ARCity Office transforms disused power plant into Shajing Village Hall

Exterior of converted power plant in China

Architecture studio ARCity Office has used black steel and glass to transform the concrete shell of a former power plant into a community hub in Shenzhen, China.

Shortlisted in the civic building category of Dezeen Awards 2022, the Shajing Village Hall aims to renew the purpose of the area’s traditional ancestral halls, many of which have suffered from neglect and a decline in usage.

Aerial view of Shajing Village Hall in Shenzhen
The Shajing Village Hall was designed by ARCity Office

“The renovated building attracts young people to gather here and focus on the old village which has been weakened, where traditional local cultures such as the lion dance, mantis boxing and Cantonese opera can be gradually revived,” said ARCity Office.

“In a sense, we do not only need to transform an old factory to make it useful again, but also to rebuild the spiritual world of communities atop the ruins of the modern city, transforming the ‘material factory’ into a ‘spiritual factory’,” it continued.

Adaptively reused power plant in Shenzhen
The community hub occupies a former powerplant

The former Gangtou Diesel Power Plant dates from the 1980s and its redevelopment forms part of a wider masterplan led by landscape studio e-Landscript to transform the industrial site into a public wetland.

Looking to “bring out the full beauty of the ruin”, ARCity Office left the concrete remnants of the power plant as-found, using its structural shell to support a series of new steel and glass volumes informed by the spaces found in traditional ancestral halls.

Detail image of old power plant transformed into Shajing Village Hall
Its concrete shell was transformed as part of the overhaul

“A typical traditional ancestral hall in Guangdong consists of seven spatial elements: shadow wall, gatehouse, front yard, main ball, back yard, rooms and verandahs,” explained the studio.

“We have innovatively applied the spatial structure of the traditional ancestral hall to the power plant.”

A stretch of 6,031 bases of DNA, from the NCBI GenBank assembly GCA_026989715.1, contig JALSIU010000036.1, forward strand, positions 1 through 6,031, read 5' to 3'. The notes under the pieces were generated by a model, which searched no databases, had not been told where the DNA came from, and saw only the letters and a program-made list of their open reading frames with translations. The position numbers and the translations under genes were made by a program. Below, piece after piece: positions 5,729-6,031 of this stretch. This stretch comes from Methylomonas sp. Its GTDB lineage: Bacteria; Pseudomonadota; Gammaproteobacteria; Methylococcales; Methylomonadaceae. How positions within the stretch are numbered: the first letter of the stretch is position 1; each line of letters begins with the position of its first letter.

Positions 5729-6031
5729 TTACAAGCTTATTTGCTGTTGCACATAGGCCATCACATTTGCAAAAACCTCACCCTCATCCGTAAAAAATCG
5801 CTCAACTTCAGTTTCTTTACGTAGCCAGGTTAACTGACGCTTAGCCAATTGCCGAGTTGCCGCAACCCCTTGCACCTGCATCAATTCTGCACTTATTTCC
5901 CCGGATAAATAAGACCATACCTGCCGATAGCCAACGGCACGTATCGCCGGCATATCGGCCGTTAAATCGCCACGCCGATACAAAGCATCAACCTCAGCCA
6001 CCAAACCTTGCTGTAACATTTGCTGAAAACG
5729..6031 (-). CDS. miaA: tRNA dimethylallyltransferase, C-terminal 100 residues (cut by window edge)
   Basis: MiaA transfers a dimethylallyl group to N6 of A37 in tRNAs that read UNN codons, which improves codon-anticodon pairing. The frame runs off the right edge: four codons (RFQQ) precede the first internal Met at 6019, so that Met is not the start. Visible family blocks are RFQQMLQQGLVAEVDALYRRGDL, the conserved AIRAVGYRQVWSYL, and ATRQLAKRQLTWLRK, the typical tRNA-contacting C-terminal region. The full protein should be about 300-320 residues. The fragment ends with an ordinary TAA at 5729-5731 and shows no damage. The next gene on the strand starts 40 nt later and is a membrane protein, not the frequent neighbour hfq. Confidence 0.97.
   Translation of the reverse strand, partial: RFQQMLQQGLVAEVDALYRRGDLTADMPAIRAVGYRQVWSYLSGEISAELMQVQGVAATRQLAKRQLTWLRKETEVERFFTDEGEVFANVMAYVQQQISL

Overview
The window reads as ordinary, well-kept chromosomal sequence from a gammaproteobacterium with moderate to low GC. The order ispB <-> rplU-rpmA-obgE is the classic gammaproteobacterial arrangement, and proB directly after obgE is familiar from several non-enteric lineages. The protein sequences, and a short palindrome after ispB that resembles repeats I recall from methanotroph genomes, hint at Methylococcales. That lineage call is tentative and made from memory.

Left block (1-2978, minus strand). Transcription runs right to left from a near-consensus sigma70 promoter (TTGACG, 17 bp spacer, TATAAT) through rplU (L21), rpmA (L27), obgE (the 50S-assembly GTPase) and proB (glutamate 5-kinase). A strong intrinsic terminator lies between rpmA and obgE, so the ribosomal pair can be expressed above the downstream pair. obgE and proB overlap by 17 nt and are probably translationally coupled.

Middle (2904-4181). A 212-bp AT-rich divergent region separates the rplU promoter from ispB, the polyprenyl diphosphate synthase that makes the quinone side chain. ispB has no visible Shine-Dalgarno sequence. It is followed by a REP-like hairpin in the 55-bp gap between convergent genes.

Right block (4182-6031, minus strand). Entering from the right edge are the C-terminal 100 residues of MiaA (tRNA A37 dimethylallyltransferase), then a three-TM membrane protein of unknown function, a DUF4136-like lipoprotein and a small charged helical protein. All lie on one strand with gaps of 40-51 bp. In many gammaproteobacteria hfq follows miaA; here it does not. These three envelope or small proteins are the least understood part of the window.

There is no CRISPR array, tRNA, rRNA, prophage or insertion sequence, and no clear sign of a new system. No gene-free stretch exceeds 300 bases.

At the front of Shajing Village Hall is a large perforated-metal screen that serves as a shadow wall – a feature of traditional Chinese architecture that is used to shield an entrance. Within it is a circular cut-out that evokes moon gates often found in Chinese gardens.

In the centre of the former plant is a triple-height central hall, which occupies the majority of the building’s footprint. Lined by a glazed wall to the south, it overlooks the landscape while offering views in from the outside.

Interior image of community hub in old concrete power plant
A perforated metal wall lines the end of the building

At either end of the main hall, two “ruin gardens” occupy open areas of the concrete frame that have been reinforced with new steelwork and finished with gabion walls made from brick and stone recovered from the site.

ARCity Office added a series of projecting volumes and staircases around the perimeter of the building to create a “3D promenade”. These lead up and across the central hall where two levels of balconies provide views of performances below.

Community hub with moon gate-style wall by ARCity Office
Black steel runs throughout the project

A shallow pool of water surrounds Shajing Village Hall, separating it from a paved terrace around its edge that allows activities to spill outside.

Other projects featured on Dezeen involving adapted power plants include Studio Gang’s student union in Wisconsin and Herzog & de Meuron’s ongoing project to create offices and workspaces in San Francisco.

The photography is by Bai Yu.

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